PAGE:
CHICAGO — Nearly 90,000 people are diagnosed with Parkinson’s in the U.S. each year, a degenerative disease that robs them of stability in their steps with their hands.
The daughter of a Northwestern neurologist whose life work has been treating the bodies of those affected by Parkinson’s is stepping in to treat their souls.
“Listening to my mom talk about her patient’s interests, hobbies and passions and the way they didn’t let Parkinson’s disease stop them from doing what they enjoyed,” Anna Catherine McGraw said.
Which gave her an idea.
“To have a little glimpse into their everyday lives, their homes, what they love to do and their struggles,” she said.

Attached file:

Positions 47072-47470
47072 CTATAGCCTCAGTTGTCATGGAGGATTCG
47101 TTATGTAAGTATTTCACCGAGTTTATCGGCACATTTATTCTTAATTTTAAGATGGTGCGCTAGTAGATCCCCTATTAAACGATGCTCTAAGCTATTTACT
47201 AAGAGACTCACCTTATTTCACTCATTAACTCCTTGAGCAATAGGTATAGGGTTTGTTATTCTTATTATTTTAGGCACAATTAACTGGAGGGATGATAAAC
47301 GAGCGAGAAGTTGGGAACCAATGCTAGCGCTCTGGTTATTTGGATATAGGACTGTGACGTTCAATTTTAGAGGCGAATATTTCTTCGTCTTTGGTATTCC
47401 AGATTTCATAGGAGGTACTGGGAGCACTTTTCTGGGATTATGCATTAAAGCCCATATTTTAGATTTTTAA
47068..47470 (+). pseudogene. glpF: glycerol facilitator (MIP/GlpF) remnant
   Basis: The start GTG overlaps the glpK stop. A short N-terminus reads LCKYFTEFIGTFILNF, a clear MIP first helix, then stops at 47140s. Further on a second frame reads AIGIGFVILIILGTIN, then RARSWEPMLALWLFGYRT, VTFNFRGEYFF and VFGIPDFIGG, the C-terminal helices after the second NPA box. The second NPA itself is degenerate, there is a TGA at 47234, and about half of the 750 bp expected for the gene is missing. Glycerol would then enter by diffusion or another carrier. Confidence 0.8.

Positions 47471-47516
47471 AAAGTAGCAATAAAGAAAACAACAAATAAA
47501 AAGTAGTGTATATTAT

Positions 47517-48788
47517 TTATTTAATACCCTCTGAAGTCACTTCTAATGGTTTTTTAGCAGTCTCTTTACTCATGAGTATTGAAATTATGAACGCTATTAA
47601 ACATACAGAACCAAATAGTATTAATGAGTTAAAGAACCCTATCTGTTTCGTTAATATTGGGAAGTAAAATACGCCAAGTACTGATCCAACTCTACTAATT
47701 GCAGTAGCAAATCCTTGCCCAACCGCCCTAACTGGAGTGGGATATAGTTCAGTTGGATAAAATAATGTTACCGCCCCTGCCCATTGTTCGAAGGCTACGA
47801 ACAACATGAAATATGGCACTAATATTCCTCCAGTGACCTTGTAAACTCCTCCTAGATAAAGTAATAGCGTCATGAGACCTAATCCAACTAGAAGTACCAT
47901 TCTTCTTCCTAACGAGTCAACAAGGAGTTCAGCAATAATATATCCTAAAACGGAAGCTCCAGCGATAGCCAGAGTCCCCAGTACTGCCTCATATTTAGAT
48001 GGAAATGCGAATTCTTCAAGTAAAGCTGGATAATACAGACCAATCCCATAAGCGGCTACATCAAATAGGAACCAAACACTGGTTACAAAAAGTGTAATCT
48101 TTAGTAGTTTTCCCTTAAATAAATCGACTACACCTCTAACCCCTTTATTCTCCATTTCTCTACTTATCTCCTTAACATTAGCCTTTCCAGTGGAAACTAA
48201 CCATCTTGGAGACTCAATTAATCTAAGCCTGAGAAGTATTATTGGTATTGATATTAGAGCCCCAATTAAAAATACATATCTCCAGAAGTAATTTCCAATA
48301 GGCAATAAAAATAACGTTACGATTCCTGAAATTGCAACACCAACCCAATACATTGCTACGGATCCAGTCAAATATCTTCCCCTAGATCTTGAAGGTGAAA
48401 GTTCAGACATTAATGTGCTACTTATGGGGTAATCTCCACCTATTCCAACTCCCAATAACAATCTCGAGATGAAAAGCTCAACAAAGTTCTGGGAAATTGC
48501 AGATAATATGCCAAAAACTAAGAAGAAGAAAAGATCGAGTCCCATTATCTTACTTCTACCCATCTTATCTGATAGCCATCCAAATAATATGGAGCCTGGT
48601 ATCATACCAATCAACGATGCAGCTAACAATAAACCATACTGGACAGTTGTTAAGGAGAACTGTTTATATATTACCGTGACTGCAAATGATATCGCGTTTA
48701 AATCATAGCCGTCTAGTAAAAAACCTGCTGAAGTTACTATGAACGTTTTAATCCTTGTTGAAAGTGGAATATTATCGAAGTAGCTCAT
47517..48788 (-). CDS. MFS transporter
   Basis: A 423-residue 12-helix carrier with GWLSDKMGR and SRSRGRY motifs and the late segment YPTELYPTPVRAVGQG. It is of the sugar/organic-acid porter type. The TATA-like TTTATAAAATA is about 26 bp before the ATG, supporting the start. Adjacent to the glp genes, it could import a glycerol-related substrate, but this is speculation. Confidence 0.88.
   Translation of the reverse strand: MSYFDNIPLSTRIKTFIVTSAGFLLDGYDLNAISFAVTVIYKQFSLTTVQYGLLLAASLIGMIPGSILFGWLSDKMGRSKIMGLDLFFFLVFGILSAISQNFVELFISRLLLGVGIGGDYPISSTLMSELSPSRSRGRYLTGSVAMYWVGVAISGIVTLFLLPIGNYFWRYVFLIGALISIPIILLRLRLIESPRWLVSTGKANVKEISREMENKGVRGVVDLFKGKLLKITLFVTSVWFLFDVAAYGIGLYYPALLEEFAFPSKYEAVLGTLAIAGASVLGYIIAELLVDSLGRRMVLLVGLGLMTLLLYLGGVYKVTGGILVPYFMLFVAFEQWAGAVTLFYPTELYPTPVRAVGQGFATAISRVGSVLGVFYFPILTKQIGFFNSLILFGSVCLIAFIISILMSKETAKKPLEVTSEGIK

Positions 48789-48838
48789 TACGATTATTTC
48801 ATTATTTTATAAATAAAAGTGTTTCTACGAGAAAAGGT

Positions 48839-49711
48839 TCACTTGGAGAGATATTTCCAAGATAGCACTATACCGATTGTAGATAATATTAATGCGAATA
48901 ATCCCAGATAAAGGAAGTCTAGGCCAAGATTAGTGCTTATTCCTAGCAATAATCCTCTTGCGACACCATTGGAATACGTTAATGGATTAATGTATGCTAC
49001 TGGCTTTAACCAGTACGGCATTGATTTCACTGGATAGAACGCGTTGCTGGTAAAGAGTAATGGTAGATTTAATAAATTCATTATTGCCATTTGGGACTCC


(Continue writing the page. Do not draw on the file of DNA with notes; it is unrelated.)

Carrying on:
So she began snapping her mother’s patients.
“I really wanted to focus on their hands and what they can do with them,” McGraw said.
“Hands are very important and the way you can use your hands in creative mode,” Woodworker Gordon McDugle said. “(Woodworking) brightens my day and gives me new energy.”
Three years, six patients and hundreds of photos later, a story began to emerge on the clinic wall.
“I think everyone wants to be seen,” McGraw said. “I think that a lot of what this project is about, these people would be seen by a world that seems to be moving past them very quickly.”
Not just Parkinson’s patients but a watch repairman, a world traveler, a woodworker, an artist, and a beekeeper.
“I got to see her interact with these people I spend my day with and it was funs to see her engage with them and be pulled into their stories,” Martha McGraw, Neurologist, Northwestern Medicine Central Dupage Hospital, said.
A visual testament of what lies beyond black and white and the power of passions to pull every shade in between
“Never give up. Once you find something you really like. Do it every day.” McDugle said. “This Parkinson’s is not an end.”